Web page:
False Rivals: how RT is larger & targets different audiences than the BBG

If you’re paying attention to the global struggle against Kremlin subversion through propaganda, you’ll often hear a narrative that the Broadcasting Board of Governors and RT, the Kremlin broadcaster formerly known as Russia Today, are competitors standing toe-to-toe. Responses to my recent article on whether RT was a lobbyist or a foreign agent included this comparison. The notion that they square off against each other or seek the same audiences is based on two simplified, shared attributes: funded by their respective governments and seeking audiences abroad.  Continue reading “False Rivals: how RT is larger & targets different audiences than the BBG”

Sputnik: ‘RT as a Foreign Agent’ is about BBG scaremongering for more money

In case you missed it, see my RT as a Foreign Agent. This was a follow up to Edward Delman’s article at The Atlantic which asked whether RT is a lobbyist based on a suggestion from a member of the Russian Duma. Ilya Ponomarev, currently in exile in California due to his opposition to the invasion of Crimea, had said that RT was not a media organization. ‘I think it’s a lobbying tool,’ he told Buzzfeed, ‘and it should be regulated as a lobbyist rather than media.’  Continue reading “Sputnik: ‘RT as a Foreign Agent’ is about BBG scaremongering for more money”

When do we start the honest debate over the Smith-Mundt Modernization Act?

Sardonic? Ironic? Satire? Which word best fits the the lack of serious debate over the Smith-Mundt Modernization Act and the realities for which public diplomacy and international broadcasting are required and operate? See my post at the Public Diplomacy Council about this. 

What is it about U.S. public diplomacy that we must hide it from Americans? Is it so abhorrent that it would embarrass the taxpayer, upset the Congress (which has surprisingly little additional insight on the details of public diplomacy), or upend our democracy? Of our international broadcasting, such as the Voice of America, do we fear the content to be so persuasive and compelling that we dare not permit the American media, academia, nor the Congress, let alone the mere layperson, to have the right over oversight to hold accountable their government? [Read the rest here]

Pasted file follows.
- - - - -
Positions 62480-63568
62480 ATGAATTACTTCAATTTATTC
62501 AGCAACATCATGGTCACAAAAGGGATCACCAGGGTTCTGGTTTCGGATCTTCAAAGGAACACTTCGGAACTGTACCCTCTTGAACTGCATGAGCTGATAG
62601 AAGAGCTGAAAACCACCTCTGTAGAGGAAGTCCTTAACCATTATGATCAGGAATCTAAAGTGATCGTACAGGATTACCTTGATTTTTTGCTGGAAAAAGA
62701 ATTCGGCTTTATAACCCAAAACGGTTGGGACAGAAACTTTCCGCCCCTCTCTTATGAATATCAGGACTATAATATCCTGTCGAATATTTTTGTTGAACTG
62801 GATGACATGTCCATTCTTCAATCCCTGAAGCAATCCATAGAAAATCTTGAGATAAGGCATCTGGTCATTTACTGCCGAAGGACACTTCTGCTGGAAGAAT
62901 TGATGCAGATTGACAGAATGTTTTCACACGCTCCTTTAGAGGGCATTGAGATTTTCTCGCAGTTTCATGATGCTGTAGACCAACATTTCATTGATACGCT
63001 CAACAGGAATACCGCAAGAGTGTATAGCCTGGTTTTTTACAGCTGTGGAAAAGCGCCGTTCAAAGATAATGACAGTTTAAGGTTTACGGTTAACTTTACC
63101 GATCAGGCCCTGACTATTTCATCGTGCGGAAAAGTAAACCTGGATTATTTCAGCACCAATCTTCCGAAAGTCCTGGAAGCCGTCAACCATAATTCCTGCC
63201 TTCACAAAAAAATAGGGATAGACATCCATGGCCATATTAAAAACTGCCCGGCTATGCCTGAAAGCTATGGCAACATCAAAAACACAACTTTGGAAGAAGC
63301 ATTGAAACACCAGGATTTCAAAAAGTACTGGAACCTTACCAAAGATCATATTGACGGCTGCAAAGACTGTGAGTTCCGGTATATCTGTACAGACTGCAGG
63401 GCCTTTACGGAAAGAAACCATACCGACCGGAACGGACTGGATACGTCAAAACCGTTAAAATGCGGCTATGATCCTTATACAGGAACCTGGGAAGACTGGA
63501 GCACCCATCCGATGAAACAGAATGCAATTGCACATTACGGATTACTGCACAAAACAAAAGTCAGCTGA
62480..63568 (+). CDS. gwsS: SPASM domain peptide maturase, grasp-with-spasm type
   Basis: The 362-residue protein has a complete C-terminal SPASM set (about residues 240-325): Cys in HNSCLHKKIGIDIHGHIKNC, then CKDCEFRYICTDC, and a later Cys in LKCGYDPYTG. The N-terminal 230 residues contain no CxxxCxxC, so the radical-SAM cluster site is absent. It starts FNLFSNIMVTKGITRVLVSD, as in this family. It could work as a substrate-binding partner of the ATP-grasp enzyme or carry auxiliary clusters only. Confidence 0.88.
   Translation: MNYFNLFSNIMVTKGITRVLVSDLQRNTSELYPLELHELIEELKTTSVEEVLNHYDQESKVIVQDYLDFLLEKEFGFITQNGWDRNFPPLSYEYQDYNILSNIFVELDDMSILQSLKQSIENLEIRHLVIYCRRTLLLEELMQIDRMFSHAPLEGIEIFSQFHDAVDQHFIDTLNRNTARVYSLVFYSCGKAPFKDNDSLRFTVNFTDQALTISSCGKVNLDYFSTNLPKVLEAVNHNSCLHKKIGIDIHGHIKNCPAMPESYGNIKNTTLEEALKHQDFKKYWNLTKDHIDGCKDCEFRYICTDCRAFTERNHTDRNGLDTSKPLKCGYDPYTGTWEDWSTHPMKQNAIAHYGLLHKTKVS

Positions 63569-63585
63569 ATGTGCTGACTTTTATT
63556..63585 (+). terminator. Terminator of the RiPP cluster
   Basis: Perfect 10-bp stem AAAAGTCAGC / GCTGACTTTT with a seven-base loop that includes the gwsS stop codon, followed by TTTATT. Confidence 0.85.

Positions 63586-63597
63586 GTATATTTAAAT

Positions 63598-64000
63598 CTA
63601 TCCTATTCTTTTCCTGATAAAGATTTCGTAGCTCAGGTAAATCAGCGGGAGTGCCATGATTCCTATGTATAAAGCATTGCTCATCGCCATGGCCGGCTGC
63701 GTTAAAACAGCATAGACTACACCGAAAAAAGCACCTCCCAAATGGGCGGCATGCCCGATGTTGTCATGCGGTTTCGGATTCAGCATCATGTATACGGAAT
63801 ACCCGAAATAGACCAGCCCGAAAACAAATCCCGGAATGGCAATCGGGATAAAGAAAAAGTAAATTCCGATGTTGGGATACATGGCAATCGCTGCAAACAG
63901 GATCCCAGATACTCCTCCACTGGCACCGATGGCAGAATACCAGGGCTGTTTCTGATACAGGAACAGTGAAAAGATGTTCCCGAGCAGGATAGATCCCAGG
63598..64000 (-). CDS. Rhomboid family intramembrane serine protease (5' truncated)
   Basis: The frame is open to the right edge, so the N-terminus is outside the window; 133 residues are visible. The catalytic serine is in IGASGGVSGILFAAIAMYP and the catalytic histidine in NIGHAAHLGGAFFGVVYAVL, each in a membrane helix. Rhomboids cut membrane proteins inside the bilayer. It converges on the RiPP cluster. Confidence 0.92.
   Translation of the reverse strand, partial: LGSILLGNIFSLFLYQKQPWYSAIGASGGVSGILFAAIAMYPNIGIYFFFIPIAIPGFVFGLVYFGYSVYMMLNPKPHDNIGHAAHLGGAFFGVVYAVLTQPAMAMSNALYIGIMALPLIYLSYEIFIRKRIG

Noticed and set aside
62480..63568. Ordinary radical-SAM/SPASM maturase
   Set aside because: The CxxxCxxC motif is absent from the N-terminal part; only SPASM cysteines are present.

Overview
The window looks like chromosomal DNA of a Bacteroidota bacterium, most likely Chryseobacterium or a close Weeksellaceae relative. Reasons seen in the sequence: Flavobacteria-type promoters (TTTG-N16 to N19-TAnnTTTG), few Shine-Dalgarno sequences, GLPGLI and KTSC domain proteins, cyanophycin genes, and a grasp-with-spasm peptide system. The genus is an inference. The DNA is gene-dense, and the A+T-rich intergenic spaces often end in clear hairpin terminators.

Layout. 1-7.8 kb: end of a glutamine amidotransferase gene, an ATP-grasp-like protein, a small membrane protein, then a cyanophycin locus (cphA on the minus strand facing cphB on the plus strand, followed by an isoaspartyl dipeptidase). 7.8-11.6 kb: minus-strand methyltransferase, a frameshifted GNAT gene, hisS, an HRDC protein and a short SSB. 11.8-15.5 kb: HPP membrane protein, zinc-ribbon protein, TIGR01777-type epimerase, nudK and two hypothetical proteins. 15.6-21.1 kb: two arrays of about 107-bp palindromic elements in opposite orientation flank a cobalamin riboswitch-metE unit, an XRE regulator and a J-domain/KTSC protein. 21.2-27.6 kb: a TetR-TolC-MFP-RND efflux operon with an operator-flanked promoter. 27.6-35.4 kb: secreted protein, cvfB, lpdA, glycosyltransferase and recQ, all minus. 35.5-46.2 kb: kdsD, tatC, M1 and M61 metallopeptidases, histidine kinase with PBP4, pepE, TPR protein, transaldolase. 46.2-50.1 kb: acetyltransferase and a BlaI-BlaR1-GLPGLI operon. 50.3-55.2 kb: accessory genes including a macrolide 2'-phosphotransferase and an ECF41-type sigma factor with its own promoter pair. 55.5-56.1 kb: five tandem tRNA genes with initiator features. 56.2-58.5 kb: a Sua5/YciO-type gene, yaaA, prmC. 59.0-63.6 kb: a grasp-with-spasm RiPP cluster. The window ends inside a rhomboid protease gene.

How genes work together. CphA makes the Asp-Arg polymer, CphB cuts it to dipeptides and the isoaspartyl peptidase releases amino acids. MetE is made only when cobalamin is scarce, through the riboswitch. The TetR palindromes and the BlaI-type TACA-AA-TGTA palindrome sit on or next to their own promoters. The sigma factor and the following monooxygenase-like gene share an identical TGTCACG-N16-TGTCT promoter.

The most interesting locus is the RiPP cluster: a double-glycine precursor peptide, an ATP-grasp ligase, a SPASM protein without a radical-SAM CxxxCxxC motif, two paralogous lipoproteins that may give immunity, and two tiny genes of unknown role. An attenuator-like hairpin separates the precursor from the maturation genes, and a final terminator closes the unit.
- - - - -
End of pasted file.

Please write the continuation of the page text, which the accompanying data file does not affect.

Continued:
Also, see Josh Rogin’s Much ado about State Department ‘propaganda’.

Smith-Mundt Modernization Act of 2012 introduced in the House

 Last week, Representatives Mac Thornberry (R-TX) and Adam Smith (D-WA) introduced a bill to amend the United States Information and Educational Exchange Act of 1948 to “authorize the domestic dissemination of information and material about the United States intended primarily for foreign audiences, and for other purposes.” The bill, H.R.5736 — Smith-Mundt Modernization Act of 2012 (Introduced in House – IH), removes the prohibition on public diplomacy material from being available to people within the United States and thus eliminates an artificial handicap to U.S. global engagement while creating domestic awareness of international affairs and oversight and accountability of the same. This bill also specifies Smith-Mundt only applies to the Department of State and the Broadcasting Board of Governors, eliminating an ambiguity creatively imagined sometime over the three decades.

Continue reading “Smith-Mundt Modernization Act of 2012 introduced in the House”